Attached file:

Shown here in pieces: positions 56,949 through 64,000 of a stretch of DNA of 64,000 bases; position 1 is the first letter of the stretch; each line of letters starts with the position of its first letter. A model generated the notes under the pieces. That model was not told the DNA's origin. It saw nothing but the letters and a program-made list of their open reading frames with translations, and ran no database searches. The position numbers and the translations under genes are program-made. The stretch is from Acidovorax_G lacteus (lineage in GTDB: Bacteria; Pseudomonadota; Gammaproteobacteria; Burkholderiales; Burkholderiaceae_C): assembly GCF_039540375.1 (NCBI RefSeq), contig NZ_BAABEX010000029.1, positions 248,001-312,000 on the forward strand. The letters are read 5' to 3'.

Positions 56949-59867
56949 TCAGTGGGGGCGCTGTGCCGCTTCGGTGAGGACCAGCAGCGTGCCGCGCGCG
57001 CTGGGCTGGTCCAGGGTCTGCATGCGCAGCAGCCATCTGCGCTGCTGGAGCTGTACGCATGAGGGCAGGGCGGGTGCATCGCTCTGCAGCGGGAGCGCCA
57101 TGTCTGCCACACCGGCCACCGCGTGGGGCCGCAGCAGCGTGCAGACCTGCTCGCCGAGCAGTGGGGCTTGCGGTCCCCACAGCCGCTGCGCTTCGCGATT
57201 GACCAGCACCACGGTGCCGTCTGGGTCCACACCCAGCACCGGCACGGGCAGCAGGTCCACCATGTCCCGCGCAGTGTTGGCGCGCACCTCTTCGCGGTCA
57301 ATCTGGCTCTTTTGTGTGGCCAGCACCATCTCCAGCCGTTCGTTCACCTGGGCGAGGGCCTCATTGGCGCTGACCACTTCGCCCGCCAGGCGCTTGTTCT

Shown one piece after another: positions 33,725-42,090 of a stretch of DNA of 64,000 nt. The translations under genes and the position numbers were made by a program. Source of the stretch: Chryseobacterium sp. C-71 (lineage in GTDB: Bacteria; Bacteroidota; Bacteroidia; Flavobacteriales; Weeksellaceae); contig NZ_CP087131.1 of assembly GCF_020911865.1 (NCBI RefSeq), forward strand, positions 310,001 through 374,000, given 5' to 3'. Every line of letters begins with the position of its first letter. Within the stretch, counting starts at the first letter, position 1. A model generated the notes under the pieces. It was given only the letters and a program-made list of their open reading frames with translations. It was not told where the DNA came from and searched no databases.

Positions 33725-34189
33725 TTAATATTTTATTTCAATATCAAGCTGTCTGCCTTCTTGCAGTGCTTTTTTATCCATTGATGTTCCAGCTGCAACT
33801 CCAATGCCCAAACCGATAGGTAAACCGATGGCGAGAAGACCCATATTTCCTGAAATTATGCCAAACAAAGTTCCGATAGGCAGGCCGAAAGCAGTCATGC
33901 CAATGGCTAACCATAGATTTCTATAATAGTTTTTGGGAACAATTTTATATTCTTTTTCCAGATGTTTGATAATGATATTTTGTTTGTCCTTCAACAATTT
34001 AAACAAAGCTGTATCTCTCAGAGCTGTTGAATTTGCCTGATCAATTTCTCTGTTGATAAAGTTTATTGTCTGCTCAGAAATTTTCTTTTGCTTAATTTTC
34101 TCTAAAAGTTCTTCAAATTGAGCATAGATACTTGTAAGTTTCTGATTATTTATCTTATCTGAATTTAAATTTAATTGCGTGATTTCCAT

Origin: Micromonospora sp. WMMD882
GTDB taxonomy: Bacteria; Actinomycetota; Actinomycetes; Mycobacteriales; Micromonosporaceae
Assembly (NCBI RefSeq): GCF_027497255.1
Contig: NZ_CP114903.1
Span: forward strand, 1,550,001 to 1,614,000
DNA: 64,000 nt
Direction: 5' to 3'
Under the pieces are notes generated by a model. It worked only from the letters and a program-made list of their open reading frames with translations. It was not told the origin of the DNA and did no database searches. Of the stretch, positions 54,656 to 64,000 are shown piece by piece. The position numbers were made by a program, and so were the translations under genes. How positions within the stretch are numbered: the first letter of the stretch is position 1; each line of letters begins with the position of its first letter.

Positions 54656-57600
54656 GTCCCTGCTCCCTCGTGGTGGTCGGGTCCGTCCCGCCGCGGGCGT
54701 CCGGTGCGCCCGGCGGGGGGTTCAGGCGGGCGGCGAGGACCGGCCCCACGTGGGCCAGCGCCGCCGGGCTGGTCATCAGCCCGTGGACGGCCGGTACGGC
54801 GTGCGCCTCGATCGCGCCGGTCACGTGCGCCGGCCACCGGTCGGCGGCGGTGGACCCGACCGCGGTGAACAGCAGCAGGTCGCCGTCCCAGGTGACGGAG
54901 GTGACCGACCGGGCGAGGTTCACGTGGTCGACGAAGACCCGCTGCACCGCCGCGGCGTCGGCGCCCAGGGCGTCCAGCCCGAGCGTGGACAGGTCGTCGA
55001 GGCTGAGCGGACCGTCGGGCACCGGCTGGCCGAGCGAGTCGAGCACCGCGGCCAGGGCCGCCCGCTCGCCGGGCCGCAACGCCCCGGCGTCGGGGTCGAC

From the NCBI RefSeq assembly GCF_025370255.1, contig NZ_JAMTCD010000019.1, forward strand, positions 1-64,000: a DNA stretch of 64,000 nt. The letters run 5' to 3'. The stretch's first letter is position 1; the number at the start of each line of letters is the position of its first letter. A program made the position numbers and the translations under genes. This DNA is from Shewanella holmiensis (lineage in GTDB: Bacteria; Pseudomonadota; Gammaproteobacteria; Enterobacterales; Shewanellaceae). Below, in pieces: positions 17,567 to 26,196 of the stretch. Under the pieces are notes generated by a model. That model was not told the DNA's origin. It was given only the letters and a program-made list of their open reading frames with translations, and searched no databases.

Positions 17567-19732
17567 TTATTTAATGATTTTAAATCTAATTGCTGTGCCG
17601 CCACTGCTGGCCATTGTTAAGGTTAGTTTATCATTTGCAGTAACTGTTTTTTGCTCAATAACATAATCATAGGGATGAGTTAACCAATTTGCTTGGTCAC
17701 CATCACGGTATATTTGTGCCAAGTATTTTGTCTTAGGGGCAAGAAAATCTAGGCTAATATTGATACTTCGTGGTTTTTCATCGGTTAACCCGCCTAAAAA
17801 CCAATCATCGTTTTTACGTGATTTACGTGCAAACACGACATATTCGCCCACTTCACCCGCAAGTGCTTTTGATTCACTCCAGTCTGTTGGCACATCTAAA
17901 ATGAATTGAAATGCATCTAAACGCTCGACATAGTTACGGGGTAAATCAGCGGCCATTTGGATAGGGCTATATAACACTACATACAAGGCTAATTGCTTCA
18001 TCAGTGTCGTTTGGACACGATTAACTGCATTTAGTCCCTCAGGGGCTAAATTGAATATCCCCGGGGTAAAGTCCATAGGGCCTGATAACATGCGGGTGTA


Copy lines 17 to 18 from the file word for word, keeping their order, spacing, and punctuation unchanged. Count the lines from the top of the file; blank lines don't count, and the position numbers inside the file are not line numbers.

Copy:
Assembly (NCBI RefSeq): GCF_027497255.1
Contig: NZ_CP114903.1